One of the biggest transitions from viewing yourself as an expat as opposed to a long-stay traveller is developing routine. There is nothing quite like walking down the street in a new city with your yoga mat or reusable grocery bag. Satisfied that have found your new favorite studio or grocery store; secure that you have made a tangible connection to your new local.
A nightime routine is equally important to establish. Spain has a very social culture, so if you don’t find some way to engage you can feel especially isolated. My personal goal was to find the perfect live music haunt. Recommendations on Yelp led me a jazz club near the Alonso Martínez metro called El Junco. El Junco is a charming little club, perfect for venturing out alone or with a few new friends. It is a tiny place, so you feel at all out of place as a newcomer.
The space is divided into three different sections: the bar to the left of the entrance, the stage to the right and a very small lounge area directly in front of the stairs. There is also a tiny space to the right of the stage where you can stand if you want to be close to the performers.
On Tuesday and Thursday nights El Junco hosts a jam session where anyone can jump on stage and rock out to an original composition or create a new take on a classic tune. As the club touts itself as a jazz and blues space, most of the music will be from one of those genres, or their derivatives: soul, R&B, etc. As is such, nearly all the songs will be sung in English–something that is very popular in Madrid at the moment. So, on your first night out don’t be surprised if you hear a classic from your childhood. It is just another aspect that will make you feel right at home.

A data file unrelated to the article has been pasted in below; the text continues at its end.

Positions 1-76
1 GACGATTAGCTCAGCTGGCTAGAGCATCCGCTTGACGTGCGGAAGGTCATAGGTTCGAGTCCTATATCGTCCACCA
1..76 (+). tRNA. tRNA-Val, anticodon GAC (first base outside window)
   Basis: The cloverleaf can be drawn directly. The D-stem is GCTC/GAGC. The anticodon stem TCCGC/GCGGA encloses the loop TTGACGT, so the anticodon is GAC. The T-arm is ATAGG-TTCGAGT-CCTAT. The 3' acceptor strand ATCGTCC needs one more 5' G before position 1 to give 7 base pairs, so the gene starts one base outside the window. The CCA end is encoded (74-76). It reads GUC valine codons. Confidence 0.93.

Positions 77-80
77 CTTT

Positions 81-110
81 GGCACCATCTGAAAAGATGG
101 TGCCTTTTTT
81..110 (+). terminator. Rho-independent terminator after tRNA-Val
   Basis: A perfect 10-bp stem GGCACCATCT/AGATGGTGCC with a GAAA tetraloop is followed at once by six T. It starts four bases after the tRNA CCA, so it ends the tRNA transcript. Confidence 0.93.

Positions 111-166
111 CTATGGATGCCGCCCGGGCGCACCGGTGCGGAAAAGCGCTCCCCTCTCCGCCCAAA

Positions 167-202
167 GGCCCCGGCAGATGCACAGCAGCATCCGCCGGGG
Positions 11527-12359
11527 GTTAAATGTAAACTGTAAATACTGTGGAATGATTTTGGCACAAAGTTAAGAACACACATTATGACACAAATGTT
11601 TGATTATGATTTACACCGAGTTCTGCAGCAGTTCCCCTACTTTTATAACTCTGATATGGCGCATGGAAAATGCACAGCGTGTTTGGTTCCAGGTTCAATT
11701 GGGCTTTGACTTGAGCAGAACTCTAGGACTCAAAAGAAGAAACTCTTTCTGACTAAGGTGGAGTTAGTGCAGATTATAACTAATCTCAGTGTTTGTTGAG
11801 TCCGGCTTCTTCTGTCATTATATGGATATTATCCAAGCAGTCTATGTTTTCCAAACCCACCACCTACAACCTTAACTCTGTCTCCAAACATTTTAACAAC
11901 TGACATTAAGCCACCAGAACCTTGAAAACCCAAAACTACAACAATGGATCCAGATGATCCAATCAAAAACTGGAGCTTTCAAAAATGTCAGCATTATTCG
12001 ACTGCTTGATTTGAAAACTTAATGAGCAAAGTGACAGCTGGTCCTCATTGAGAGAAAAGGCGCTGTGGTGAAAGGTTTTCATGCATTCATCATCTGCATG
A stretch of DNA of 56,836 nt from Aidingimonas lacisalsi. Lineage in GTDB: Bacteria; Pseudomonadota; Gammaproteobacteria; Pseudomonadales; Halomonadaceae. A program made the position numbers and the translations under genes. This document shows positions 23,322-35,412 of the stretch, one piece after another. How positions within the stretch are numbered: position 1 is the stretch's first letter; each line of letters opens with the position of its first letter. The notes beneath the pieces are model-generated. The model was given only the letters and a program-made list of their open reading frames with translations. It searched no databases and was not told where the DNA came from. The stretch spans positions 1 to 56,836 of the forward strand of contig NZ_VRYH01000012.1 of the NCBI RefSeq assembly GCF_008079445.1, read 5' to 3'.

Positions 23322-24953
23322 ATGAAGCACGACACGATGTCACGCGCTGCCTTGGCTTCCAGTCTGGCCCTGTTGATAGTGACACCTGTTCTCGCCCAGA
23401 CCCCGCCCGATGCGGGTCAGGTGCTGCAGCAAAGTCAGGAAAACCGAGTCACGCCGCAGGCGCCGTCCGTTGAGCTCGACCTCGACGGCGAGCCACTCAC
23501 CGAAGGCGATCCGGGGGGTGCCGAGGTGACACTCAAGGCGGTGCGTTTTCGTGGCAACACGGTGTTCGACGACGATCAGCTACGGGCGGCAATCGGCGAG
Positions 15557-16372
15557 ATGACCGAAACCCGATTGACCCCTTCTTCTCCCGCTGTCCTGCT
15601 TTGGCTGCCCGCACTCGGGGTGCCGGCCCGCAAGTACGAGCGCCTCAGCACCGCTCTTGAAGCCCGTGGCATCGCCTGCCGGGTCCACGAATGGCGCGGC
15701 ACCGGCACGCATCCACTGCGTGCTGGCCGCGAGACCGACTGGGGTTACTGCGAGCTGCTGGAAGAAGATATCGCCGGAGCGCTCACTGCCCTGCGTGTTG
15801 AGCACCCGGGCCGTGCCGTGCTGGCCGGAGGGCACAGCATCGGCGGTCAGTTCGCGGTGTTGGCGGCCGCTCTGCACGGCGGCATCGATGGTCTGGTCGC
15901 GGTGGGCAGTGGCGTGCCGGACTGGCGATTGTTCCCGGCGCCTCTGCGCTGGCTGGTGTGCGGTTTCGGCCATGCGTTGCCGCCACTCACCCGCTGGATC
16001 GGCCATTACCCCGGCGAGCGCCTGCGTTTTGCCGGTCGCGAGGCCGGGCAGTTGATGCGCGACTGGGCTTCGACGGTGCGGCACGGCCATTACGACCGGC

This all convergences in a high octane way on Thursday nights at El Junco in Madrid. Here you fill find musicians of the highest caliber popping up on stage and delivering professional level sets at the drop of the hat. The songs are generally much more high energy as everyone is getting excited about the upcoming weekend. Tuesdays are generally more mellow with smoother, jazzier tunes. It is also a great time for first-timers or beginners to jump onstage and test out their chops. There is little pressure, if any at all, and the audience is engaging and supportive.
Madrid in many ways is a musician’s city. Dotted all over the city are rehearsal spaces for musicians and there is a large number of spaces for one to jump onstage and get down. There is generally very little ego involved in this process. No one is vying for a record deal or trying to get signed to a manager. There are no A&R representatives in the audience and no one is secretly wishing for stardom. Instead, there is community and encouragement from people who wish to play or sing solely for the love of music. And there is no better place to experience this than at a little club called El Junco.